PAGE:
Thousands of emergency caesarean sections could be avoided in the UK every year by scanning women in late pregnancy, research has suggested.

A routine ultrasound at 36 weeks would help detect babies in the breech position, which can lead to complications during labour, according to the study published in journal PLOS Medicine.

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Hypocrisy without borders: the pomposity of Ivanka Trump’s trip to Africa | Arwa Mahdawi

Women's News from the Web - Tue, 04/16/2019 - 02:09

The first daughter is visiting Ethiopia and Ivory Coast to promote women’s rights – yet she stays silent while her father’s administration stifles female empowerment

We don’t deserve Saint Ivanka, we really don’t. Nobody asked Donald Trump’s favourite child to devote her life to empowering women, she just knew it had to be done. Nobody elected her to serve in the US government, but she took a senior role in her father’s administration anyway. And not content with simply empowering the women of the US, the patron saint of nepotists, hypocrites and grifters has altruistically taken her talents on tour.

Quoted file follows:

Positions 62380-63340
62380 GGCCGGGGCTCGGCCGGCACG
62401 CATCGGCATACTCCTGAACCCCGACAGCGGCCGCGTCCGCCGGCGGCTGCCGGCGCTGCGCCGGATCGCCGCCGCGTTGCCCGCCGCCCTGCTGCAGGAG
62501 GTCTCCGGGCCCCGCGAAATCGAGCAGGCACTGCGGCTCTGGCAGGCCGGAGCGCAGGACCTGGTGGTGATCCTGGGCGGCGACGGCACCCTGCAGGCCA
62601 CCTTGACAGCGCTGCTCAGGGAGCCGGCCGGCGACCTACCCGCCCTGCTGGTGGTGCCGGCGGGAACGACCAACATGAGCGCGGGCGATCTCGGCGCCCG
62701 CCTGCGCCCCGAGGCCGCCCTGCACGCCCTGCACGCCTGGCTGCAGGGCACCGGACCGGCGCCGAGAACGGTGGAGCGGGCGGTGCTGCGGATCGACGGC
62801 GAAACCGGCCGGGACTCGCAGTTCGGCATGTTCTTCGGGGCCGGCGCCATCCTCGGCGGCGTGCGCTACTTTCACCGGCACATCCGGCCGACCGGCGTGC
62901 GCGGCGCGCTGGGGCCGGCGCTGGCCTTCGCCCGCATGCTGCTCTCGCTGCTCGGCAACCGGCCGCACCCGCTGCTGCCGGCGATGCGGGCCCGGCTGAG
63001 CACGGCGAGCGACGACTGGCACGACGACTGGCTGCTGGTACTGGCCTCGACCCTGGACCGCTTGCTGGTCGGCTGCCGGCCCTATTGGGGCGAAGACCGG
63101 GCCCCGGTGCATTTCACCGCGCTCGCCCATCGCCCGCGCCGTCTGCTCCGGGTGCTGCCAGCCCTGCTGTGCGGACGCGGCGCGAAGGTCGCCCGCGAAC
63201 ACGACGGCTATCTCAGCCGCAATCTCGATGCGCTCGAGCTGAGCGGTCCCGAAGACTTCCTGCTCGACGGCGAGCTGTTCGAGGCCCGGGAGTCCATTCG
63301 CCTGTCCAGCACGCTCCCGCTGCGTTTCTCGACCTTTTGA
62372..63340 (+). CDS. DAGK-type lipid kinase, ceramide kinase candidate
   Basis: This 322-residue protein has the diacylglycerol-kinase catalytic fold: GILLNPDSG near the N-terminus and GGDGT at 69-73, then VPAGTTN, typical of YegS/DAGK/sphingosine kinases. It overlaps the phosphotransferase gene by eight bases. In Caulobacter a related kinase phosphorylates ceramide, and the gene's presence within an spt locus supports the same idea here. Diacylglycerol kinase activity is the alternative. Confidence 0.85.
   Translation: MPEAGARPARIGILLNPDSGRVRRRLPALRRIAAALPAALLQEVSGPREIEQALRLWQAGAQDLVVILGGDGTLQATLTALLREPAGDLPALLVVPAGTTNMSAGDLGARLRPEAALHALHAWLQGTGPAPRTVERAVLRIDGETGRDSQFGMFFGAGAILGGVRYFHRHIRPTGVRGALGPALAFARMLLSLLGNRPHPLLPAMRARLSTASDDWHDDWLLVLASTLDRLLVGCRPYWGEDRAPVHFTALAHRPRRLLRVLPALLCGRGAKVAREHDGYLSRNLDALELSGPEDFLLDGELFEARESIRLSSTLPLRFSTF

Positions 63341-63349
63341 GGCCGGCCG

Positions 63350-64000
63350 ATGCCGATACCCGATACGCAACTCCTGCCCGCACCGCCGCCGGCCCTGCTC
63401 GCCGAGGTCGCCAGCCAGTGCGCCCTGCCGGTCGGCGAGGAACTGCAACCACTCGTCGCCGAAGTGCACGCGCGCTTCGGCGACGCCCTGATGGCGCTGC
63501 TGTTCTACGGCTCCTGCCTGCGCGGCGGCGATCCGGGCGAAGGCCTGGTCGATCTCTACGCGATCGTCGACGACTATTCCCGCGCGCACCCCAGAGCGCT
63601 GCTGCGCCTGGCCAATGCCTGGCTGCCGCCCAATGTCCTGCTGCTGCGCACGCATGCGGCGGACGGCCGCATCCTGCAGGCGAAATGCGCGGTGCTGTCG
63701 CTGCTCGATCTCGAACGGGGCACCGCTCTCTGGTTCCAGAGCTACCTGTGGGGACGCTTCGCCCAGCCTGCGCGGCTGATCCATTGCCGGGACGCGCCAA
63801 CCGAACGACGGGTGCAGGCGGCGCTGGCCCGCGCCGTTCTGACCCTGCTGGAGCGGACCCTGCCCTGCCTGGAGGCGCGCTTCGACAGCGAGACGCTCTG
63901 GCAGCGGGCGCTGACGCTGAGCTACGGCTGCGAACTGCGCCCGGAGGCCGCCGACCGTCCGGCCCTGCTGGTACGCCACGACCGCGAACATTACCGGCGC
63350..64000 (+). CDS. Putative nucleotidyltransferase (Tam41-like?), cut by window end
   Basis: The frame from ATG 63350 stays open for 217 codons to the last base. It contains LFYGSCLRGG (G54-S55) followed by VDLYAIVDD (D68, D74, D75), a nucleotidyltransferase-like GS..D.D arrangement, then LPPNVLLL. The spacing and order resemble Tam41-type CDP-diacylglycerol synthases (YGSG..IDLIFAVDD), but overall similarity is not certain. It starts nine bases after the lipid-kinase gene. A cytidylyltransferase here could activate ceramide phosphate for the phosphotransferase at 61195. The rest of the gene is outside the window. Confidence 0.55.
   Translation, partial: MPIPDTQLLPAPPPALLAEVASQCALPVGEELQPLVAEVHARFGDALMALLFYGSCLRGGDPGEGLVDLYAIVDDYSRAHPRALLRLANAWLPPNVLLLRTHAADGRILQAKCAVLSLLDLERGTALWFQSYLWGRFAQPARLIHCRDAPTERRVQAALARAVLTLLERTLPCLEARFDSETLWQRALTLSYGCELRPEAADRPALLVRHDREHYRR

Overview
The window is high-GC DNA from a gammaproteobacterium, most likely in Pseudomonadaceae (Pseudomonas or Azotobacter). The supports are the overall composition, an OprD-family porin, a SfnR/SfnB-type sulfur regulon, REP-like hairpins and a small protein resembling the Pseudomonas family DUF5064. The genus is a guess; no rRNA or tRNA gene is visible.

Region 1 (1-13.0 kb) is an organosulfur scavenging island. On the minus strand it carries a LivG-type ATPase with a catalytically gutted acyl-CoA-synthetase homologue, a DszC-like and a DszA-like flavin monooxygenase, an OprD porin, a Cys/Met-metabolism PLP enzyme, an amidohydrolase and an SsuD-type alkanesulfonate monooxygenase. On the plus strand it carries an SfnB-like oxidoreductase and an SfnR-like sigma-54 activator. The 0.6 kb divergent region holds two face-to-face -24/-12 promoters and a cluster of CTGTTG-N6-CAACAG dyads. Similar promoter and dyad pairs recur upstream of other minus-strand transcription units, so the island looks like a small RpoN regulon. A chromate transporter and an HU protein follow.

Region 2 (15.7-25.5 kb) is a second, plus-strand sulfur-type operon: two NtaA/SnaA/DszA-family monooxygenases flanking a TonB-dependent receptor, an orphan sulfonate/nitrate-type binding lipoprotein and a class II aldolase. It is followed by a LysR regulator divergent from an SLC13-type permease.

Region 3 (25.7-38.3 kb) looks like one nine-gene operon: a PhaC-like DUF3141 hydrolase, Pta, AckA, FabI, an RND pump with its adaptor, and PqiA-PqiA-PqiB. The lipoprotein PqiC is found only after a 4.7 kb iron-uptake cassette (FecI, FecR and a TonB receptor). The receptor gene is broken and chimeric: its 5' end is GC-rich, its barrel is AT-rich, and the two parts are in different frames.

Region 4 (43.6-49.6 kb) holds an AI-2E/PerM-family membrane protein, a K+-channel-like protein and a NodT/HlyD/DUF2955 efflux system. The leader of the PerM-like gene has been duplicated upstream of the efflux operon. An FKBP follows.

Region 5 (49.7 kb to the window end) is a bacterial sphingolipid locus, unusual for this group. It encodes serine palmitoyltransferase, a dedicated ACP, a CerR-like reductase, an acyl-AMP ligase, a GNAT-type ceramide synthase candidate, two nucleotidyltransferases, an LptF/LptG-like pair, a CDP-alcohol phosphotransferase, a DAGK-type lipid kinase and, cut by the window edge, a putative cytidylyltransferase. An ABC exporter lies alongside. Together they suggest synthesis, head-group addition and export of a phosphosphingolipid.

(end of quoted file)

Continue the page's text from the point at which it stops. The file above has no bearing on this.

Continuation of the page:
On Sunday, the first daughter and presidential adviser set off on a four-day trip to Ethiopia and Ivory Coast to promote the US government’s Women’s Global Development and Prosperity initiative (W-GDP), which aims to benefit 50 million women in developing countries by 2025. The programme was launched with a $50m (£38m) fund, which is less than the cost of the president’s trips to Mar-a-Lago (by one estimate, the president’s Florida sojourns have cost taxpayers at least $64.6m). Of course, that doesn’t factor in Ivanka’s time and expertise, which is priceless. Who knows how many Ethiopian women she has empowered already. I am sure she has taught Sahle-Work Zewde, a respected career diplomat and Ethiopia’s first female president, a thing or two.